Over The Yellowhead Pass, Published 31 December 1941Here we are at Vancouver station, ready to go over the Yellowhead Pass on the Canadian Nationals Continental Limited. Up ahead, panted freight engine 2409. a hang-over from Mackenzie and Mann days, which was to take us as far as Port Mann and the big power. At the back, was the reconditioned solarium car, and in it were a lot of little British school boys, with those slightly annoying English accents of theirs. They were jumping all over the furniture, while yelling and shouting out of the door at people who should have stopped them. I suppose these would be regarded as little gentlemen by people of the so-called better sort, but to me, those well-groomed, bad-mannered little brats had the Dead End Kids backed into the ocean for rowdiness. All in a refined way, of course.
The train moved, and so did the kids. Having got rid of the little pests, who miraculously crawled up into the sleeper ahead, I could now see where I was going, by looking out the glass end of the train. As we crawled slowly into the rain, more than 200 people could be seen waving good-bye. They do that in Vancouver. You would think we were taking off for Tibet, the fuss people made. Next thing I knew, we had been given 5117 at Port Mann and were heading up the Fraser Valley. Then I decided to go asleep. I remember waking once, when we were on the north side of the Thompson river, and seeing the Canadian Pacific train, like a giant glow worm, crawling along through a black medium, marked only by green and red switch lights. Then it was daylight, and that meant a shave and breakfast.
* * *
They had put on the open observation car at Kamloops Junction, although we did not get rid of the Kelowna sleeper till we got to Blue River. Once clear of Blue River, a place to give you the blues if ever I saw one, we started our real crawl over the Rockies. Engine 6057 had been assigned to us up ahead, and that engine stayed right with us over the Great Divide. The Canadian National is lucky in its Yellowhead Pass. For while the Canadian Pacific has to snort and pant, not only over the Rockies, but the Selklrks as well, the National's right-of-way goes slowly and serenely up over the Tete Jaune, and needs only one engine to do It. This pass, only 3,717 feet high. is the lowest of all transcontinental divides, and might well be called The Weak Heart Route. For it is the best way across this continent to the coast for those whose hearts are not strong. Incidentally, the highest route is the Denver and Rio Grande Western, where the summit is Tennessee Pass, at an altitude of 10,242 feet. Incidentally, the streamliners of the Union Pacific (City of San Francisco, City of Los Angeles, etc.) cross the Rockies at the extremely high altitude of 8,013 feet at Sherman Hill.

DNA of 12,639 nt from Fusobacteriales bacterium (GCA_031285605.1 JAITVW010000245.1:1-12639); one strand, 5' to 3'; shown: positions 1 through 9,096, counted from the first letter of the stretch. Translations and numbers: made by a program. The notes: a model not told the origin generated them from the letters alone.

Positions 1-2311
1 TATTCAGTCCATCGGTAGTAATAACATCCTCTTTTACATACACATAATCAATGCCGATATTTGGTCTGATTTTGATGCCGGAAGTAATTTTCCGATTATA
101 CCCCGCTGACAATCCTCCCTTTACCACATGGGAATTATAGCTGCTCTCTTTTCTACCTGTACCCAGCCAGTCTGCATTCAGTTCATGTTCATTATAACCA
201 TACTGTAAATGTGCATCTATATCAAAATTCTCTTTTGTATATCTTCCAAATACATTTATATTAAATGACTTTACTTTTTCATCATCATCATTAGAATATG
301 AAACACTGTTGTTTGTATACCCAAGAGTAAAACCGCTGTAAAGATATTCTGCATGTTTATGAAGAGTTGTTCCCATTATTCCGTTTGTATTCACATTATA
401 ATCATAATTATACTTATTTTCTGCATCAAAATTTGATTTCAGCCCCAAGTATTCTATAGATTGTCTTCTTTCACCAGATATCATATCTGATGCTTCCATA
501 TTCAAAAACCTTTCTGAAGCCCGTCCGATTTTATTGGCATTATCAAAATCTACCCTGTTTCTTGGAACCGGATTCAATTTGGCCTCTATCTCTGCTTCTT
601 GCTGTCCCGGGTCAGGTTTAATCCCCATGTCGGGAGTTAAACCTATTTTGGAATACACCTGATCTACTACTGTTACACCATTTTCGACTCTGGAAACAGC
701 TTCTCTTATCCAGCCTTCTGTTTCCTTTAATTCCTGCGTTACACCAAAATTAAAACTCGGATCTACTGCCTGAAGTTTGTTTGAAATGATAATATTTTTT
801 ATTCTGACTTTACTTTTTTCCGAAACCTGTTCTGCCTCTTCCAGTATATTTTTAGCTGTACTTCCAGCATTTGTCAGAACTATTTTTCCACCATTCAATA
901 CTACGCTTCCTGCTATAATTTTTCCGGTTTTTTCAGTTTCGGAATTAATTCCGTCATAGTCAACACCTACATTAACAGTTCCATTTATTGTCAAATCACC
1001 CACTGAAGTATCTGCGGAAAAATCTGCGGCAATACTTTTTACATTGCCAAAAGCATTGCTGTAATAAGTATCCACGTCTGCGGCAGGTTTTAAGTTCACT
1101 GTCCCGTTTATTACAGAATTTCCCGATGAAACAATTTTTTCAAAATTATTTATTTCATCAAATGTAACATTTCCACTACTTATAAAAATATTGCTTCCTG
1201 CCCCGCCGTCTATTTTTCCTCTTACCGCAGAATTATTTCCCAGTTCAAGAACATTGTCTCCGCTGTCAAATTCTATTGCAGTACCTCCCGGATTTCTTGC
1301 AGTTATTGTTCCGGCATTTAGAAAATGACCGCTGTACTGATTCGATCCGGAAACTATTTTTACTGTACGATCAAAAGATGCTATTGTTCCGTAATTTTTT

The train seems to be going up a long, endless grade. But unlike the sudden changes, the spectacular ups and downs of the Canadian Pacific, the Canadian National just kept right on going up, and up. and up. It is a 200-mile grade you find here, reaching its climax only at Yellowhead itself.